"A Hint to Paterfamilias"

The Industrial Revolution opened the door for large-scale chocolate production; by making chocolate cheaper and easier to produce, inventions such as the conche and the hydraulic press spurred a shift towards chocolate for the masses and directly contributed to the food safety movement. The impact of the Industrial Revolution on the history of chocolate has been profound. It is because the Industrial Revolution that the chocolate bar even exists. And it is because the Industrial Revolution that these bars share their ingredients with the consumer.

[1] Sophie D. Coe and Michael D. Coe, The True History of Chocolate Thames and Hudson (London, 2013) 234.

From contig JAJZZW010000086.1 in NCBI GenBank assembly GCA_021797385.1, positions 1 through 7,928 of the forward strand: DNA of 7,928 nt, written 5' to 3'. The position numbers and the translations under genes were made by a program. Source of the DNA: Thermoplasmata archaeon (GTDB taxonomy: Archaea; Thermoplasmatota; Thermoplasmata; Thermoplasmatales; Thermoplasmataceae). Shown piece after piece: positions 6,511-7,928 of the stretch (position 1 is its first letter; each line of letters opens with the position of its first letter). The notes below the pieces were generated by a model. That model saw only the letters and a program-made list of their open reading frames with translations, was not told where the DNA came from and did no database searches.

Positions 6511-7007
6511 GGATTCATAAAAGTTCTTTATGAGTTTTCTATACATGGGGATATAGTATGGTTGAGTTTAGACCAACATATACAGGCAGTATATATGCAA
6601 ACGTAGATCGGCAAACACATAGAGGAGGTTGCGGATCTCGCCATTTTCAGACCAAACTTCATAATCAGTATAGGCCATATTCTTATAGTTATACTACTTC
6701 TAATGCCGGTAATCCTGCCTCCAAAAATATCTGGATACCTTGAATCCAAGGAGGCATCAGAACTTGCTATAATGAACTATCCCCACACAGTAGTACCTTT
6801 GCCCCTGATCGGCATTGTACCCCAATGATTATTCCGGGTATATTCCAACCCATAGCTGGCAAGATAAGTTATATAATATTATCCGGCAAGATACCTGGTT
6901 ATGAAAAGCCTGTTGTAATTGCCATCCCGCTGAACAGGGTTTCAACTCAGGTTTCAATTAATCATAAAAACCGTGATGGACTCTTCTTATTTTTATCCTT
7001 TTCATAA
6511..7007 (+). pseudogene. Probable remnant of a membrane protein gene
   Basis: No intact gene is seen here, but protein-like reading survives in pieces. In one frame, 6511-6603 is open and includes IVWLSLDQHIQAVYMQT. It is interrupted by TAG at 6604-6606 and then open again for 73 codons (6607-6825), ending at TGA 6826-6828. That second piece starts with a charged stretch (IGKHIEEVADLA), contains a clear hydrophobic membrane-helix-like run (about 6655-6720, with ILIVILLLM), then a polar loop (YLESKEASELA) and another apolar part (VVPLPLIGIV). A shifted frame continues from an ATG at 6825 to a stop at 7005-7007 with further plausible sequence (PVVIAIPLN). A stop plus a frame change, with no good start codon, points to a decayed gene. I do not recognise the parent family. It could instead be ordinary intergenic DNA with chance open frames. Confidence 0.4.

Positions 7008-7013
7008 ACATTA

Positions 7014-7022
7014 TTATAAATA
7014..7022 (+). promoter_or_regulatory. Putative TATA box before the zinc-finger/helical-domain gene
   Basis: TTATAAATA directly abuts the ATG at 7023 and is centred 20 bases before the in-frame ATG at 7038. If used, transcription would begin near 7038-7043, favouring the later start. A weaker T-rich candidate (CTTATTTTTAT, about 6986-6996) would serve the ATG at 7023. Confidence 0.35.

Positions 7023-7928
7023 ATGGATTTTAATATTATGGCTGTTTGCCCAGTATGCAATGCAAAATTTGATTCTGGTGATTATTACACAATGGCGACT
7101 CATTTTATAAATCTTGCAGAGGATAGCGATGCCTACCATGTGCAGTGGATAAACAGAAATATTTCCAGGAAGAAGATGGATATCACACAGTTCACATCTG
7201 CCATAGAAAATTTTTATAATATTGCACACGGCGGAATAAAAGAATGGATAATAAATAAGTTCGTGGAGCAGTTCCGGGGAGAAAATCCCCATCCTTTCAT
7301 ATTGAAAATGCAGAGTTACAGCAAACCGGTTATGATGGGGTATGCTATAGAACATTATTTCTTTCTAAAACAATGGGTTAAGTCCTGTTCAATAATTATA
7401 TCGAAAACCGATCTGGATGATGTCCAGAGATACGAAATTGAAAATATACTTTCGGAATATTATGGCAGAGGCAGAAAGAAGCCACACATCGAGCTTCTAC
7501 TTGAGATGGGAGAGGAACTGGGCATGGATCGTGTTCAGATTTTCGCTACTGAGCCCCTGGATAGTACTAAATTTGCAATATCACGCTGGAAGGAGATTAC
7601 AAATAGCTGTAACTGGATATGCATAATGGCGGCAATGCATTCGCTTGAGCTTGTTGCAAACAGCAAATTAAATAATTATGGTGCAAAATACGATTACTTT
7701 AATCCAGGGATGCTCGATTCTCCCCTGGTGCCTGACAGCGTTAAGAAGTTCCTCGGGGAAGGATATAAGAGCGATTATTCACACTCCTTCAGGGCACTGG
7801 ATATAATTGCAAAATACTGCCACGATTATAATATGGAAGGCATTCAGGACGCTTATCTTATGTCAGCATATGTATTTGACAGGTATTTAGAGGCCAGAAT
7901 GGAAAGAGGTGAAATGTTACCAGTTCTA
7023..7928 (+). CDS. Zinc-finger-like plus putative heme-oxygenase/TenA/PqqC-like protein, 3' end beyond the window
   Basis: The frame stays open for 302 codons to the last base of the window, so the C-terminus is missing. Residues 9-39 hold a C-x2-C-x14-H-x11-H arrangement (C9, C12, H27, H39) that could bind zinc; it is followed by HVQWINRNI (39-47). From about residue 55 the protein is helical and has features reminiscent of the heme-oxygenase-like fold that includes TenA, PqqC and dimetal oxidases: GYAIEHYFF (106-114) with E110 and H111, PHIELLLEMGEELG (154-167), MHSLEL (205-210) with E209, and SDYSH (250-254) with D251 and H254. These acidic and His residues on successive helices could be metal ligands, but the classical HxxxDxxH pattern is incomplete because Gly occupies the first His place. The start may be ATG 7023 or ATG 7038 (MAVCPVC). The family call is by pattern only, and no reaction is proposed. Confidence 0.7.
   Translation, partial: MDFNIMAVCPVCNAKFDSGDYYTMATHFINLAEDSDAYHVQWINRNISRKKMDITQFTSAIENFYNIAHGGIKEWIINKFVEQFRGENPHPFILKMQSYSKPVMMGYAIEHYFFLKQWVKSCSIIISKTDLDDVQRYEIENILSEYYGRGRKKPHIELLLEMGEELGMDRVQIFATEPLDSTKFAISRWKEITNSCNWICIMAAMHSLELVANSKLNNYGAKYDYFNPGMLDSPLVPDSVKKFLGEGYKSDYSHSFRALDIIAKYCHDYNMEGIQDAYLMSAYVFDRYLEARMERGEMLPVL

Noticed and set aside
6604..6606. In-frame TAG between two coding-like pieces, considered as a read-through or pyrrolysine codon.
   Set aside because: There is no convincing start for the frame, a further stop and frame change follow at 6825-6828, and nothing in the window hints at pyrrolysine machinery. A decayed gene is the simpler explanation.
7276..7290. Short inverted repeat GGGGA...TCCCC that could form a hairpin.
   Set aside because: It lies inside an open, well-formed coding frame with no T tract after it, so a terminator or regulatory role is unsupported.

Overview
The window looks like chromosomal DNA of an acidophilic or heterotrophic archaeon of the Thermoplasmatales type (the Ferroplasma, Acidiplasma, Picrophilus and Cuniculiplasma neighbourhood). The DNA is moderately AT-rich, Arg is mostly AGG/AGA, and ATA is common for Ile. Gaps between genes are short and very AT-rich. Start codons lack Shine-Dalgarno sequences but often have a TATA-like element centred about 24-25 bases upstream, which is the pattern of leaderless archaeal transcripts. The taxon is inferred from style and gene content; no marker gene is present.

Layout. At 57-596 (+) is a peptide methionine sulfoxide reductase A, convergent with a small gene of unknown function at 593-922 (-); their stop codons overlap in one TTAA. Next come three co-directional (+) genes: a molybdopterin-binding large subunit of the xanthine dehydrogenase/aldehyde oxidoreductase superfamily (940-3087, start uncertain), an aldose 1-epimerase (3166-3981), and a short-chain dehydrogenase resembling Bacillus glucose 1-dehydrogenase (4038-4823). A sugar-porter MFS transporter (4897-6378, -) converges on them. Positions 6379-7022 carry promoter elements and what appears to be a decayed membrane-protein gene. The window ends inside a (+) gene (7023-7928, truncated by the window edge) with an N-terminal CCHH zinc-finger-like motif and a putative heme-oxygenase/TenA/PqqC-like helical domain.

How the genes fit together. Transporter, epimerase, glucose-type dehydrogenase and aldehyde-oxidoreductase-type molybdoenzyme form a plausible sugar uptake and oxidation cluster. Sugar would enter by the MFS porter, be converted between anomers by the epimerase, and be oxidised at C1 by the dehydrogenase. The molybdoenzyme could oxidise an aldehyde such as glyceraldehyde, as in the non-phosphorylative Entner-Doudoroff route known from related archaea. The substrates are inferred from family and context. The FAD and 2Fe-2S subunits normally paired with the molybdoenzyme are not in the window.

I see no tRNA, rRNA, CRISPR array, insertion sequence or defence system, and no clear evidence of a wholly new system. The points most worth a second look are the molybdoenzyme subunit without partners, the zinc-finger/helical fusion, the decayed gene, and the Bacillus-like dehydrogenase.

[2] Ibid., 235.

[3] Sidney W. Mintz, Sweetness and Power: the Place of Sugar in Modern History Penguin Books (New York, 1985) 148.

[4] Maricel E. Priscilla, The New Taste of Chocolate: A Cultural and Natural History of Cacao with Recipes Crown Publishing Group (New York, 2009) 40.

[5] Ibid., 42.

[6] Coe and Coe, The True History of Chocolate, 244.

[7] The Sale of Food and Drugs Act (1875) accessed at URL

Works Cited:

Coe, Sophie D., and Michael D. Coe. The True History of Chocolate. New York: Thames and Hudson, 1996.

Mintz, Sidney W. Sweetness and Power: the Place of Sugar in Modern History. New York: Penguin Books, 1985.

Presilla, Maricel E. The New Taste of Chocolate: A Cultural and Natural History of Cacao with Recipes. Crown Publishing Group, 2009.

Images:

Fry’s Chocolate Advertisement, http://benefitsofchocolate.appspot.com/images/FrysChocolate.png

Van Houten’s Hydraulic Press, http://www.worldstandards.eu/images/cocoa%20press.jpg

Lindt’s Conche, http://www.barry-callebaut.com/cms_files/N-1674-enImg1.jpg

Punch Cartoon, http://www.bl.uk/britishlibrary/~/media/bl/global/english-online/collection-items-manual/j/o/h/johnleechcartoonspunch18581120207.jpg?w=608&h=342